It was 1955. I was ten years old and having another surgery. I knew the routine, count backwards from ten while men in white coats pushed portable tables, readied fine instruments of gleaming steel, and placed a black ether mask over my face. I never counted past five before the light from the mask pulled me out of my body, away from the table and up to the ceiling. My spirit hovered, seeing and not being seen. I watched and listened as the people in white leaned over me, ready to cut. I moved outside, with no conscious thought of moving, just abstract desire and then being there. I was the air and the wind and the trees. I was everything and nothing, as I watched people come and go down hospital steps, car tires crunching snow, windshield wipers frozen and glittering. I watched men and women in long heavy coats, hats, mufflers and gloves huddled together talking and laughing below shards of soft glowing light. I watched and listened without anxiety or worry, cocooned in safety and a blissful feeling I’ve not known since.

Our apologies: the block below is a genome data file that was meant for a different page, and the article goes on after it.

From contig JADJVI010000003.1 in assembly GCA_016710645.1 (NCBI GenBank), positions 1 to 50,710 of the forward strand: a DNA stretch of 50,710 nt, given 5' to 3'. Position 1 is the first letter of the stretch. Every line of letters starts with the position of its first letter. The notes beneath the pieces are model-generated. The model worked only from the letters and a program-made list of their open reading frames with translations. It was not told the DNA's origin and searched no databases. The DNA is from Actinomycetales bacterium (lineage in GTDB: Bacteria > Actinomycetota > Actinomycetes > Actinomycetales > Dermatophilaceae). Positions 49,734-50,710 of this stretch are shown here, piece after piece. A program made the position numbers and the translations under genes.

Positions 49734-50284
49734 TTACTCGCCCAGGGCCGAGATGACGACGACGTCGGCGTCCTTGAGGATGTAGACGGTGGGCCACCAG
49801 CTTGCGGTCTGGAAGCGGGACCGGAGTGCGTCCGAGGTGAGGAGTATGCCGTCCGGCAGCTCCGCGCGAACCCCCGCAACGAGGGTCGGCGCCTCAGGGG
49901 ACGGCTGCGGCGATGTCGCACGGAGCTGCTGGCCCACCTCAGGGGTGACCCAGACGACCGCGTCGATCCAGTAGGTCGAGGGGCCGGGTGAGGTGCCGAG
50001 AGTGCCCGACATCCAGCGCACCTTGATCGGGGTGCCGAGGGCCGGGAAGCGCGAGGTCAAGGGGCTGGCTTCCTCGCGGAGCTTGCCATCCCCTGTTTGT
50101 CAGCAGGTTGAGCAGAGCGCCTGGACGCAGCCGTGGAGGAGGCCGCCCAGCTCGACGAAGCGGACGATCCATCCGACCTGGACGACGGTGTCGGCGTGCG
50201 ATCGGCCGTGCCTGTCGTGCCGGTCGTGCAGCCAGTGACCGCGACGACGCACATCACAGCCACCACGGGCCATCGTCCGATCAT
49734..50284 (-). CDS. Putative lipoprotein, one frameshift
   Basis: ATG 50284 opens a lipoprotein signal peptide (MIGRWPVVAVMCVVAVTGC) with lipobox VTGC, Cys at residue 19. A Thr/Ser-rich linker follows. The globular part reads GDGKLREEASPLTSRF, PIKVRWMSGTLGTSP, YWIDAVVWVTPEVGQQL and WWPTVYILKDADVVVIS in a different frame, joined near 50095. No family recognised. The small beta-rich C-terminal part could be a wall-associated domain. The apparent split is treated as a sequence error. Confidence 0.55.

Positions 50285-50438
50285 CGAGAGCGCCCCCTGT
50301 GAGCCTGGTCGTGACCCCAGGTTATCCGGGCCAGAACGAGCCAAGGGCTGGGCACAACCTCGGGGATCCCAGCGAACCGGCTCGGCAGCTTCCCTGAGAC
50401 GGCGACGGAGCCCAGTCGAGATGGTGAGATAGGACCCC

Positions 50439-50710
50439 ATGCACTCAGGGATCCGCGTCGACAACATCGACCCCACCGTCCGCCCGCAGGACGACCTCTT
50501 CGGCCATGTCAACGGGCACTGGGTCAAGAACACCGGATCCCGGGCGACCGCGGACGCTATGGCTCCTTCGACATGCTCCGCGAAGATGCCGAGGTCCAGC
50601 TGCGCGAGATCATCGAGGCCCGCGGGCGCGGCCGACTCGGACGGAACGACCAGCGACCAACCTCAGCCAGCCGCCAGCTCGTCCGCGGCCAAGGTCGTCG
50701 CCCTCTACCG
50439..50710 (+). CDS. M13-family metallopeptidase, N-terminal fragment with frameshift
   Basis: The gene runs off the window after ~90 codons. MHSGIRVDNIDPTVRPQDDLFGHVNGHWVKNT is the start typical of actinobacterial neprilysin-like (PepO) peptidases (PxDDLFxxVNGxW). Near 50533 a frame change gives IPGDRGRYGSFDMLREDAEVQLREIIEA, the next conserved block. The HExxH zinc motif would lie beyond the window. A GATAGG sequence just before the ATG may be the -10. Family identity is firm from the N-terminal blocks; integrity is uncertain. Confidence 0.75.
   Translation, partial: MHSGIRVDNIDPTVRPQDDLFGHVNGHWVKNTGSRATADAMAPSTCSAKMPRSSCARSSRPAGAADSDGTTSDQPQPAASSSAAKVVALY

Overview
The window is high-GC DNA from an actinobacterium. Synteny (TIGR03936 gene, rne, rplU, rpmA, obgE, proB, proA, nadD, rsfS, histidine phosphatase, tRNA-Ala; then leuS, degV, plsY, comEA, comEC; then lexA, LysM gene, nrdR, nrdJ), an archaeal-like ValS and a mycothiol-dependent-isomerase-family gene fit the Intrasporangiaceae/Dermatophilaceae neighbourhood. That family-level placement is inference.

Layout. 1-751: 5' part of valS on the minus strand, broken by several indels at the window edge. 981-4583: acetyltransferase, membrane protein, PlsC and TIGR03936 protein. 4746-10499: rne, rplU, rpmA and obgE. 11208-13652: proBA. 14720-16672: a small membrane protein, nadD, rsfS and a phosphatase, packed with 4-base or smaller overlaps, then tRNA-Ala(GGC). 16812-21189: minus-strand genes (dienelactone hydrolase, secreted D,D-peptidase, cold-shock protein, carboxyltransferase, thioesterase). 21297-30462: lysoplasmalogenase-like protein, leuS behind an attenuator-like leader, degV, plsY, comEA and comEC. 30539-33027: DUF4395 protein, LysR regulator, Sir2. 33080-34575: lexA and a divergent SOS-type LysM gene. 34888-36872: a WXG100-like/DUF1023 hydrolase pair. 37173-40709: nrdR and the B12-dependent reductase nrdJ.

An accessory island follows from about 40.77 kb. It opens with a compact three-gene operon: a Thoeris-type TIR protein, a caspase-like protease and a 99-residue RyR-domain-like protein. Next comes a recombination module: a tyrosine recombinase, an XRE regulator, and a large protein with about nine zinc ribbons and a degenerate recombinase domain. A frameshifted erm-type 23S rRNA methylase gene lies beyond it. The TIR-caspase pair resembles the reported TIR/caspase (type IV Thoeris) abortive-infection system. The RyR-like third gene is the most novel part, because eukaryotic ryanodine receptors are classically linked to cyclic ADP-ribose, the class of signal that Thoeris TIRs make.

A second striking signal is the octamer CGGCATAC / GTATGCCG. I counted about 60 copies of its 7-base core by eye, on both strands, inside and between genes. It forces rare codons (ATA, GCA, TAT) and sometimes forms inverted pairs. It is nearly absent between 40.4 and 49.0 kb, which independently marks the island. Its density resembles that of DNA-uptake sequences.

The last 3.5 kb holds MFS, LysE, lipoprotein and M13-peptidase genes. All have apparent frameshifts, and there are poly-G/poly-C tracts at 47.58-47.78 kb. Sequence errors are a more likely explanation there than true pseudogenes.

These journeys are burned in my memory, vivid and stark. I often long for that welcome expanse of invisible light where I became nothing and everything – but not the moments of darkness before being slammed back inside a room, bed and pain-filled body.
For decades I believed there was a light in every ether mask. I thought it was designed to open a tunnel and lift surgery patients safely out and away. How surprised I was when I examined one as an adult and found nothing but molded black rubber. This can’t be it, I said. There is no light inside.